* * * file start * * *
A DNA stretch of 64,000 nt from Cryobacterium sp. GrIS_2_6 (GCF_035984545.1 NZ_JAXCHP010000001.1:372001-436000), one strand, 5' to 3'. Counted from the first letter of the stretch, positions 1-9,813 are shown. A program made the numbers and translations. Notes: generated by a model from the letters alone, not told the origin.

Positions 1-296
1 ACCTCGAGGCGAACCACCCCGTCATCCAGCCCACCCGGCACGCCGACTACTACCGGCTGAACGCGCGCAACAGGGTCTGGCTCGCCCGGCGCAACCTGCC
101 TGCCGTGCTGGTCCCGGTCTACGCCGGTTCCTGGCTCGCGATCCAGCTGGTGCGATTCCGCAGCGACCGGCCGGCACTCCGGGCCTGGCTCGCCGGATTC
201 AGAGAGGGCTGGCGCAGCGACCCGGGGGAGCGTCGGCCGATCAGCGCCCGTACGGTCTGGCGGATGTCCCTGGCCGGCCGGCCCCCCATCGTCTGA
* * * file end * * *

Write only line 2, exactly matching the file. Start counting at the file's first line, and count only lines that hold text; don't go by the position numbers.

Positions 1-296